Date of Award

12-1977

Degree Type

Thesis

Degree Name

Master of Science in Education (MSEd)

Department

Health Science

Abstract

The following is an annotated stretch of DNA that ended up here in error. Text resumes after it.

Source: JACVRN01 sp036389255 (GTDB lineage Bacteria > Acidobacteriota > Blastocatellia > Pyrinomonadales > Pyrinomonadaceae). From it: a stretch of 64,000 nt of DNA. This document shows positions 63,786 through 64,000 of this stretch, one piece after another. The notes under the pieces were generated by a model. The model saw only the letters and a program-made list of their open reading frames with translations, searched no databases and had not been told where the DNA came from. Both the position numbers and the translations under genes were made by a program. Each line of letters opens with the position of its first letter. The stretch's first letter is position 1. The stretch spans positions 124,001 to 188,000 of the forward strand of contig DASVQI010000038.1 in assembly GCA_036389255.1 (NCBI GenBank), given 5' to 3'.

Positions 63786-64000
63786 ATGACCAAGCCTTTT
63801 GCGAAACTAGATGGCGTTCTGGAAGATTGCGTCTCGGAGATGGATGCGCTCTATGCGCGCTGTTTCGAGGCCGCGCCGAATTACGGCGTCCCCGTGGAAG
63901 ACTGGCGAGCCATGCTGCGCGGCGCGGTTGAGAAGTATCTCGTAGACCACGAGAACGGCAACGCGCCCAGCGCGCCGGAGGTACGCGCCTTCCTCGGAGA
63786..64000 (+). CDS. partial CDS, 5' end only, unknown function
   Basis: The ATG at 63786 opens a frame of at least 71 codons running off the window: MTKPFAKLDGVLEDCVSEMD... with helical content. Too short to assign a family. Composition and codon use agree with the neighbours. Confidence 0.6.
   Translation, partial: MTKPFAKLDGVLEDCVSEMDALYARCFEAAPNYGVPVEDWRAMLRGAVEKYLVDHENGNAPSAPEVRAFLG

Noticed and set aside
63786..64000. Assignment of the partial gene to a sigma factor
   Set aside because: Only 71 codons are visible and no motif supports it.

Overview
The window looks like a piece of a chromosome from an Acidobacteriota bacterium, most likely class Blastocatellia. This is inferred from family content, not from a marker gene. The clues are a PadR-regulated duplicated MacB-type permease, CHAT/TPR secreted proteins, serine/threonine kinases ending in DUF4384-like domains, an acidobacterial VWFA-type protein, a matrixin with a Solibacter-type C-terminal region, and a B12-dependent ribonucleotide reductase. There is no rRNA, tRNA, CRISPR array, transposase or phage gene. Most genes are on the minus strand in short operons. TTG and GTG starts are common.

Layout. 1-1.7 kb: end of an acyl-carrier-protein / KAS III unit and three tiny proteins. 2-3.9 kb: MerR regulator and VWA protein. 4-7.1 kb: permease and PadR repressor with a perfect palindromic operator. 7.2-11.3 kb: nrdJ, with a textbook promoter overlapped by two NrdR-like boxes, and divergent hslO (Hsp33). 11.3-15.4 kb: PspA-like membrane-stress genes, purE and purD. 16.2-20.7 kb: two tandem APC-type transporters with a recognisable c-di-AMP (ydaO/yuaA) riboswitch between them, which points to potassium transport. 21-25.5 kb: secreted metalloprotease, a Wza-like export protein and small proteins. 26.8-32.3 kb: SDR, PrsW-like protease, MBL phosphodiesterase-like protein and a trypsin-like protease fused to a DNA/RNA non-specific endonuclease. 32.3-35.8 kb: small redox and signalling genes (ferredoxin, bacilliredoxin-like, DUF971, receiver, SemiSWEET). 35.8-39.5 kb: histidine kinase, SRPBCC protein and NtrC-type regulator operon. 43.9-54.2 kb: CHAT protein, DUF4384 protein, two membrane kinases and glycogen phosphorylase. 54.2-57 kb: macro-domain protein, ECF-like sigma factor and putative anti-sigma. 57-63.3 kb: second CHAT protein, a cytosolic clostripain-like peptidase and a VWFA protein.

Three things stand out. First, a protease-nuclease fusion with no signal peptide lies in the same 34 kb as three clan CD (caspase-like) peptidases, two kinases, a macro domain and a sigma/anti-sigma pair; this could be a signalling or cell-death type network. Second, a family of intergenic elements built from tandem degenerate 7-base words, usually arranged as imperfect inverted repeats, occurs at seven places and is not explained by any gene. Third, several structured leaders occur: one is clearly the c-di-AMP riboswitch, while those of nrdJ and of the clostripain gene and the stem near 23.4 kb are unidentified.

Alcoholic consumption is an expected social norm on college campuses across the nation. In 1971, a report by the US Department of Health, Education, and Welfare stated that alcohol consumption was the number one drug problem in America. According to student survey data gathered at the time, between 71-96% of college students reported drinking. This thesis project studies the reasons for student drinking and abstinence in the late 1970’s on a New York State college campus. Research study statistics, based on data current to the study era, were considered by means of resident director and student surveys and observation. Survey questions on the reasons for drinking ranged from social customs and peer pressure to dealing with crisis or disappointments. Survey questions on the reasons for abstaining from drinking included health concerns, religious beliefs, bad past experiences, and school sport expectations. Quantity and frequency of drinking was also measured based on age, gender, and college level. Conclusions drawn suggest further study of the entire student body beyond the residence hall students would allow greater understanding of the scope of the issue, as well as the formation of an alcohol education committee to help raise awareness of the potential concerns for this type of student behavior.

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